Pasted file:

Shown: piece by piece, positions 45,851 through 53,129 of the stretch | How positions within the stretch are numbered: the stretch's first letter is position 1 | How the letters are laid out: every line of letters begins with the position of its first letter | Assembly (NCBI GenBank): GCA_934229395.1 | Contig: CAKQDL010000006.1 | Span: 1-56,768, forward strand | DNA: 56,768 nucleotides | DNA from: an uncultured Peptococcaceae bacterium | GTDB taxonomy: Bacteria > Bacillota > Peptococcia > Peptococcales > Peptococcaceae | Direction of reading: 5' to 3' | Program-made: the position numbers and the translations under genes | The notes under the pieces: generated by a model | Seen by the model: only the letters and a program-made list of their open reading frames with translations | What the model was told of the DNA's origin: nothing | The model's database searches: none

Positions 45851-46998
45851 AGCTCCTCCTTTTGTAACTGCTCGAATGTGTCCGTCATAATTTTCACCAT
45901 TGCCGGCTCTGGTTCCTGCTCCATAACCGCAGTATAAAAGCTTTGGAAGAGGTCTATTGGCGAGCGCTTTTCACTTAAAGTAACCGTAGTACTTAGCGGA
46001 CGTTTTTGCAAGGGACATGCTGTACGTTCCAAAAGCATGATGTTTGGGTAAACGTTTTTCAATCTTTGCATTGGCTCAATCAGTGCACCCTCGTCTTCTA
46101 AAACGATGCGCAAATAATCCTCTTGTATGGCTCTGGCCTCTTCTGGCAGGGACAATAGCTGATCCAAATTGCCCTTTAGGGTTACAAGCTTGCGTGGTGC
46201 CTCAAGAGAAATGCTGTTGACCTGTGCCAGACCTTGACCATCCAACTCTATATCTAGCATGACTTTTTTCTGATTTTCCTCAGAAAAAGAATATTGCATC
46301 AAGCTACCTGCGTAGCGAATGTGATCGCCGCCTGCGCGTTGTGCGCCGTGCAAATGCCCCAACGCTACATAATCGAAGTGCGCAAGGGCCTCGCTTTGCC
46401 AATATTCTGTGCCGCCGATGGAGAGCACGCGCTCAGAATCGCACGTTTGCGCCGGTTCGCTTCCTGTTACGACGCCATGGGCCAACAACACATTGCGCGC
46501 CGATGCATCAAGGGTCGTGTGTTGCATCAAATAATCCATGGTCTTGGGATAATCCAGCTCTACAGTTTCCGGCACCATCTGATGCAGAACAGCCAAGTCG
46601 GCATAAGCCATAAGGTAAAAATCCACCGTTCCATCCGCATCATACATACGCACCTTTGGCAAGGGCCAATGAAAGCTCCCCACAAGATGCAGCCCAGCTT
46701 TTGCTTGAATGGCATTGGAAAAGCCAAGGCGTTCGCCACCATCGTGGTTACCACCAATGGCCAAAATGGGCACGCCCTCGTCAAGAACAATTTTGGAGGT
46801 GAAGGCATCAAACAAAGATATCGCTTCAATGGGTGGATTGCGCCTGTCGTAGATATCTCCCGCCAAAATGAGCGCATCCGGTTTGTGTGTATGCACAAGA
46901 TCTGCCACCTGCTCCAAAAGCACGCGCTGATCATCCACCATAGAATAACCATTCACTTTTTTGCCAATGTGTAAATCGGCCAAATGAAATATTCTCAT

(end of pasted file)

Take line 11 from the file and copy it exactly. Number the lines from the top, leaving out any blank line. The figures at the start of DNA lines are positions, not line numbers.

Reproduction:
46601 GCATAAGCCATAAGGTAAAAATCCACCGTTCCATCCGCATCATACATACGCACCTTTGGCAAGGGCCAATGAAAGCTCCCCACAAGATGCAGCCCAGCTT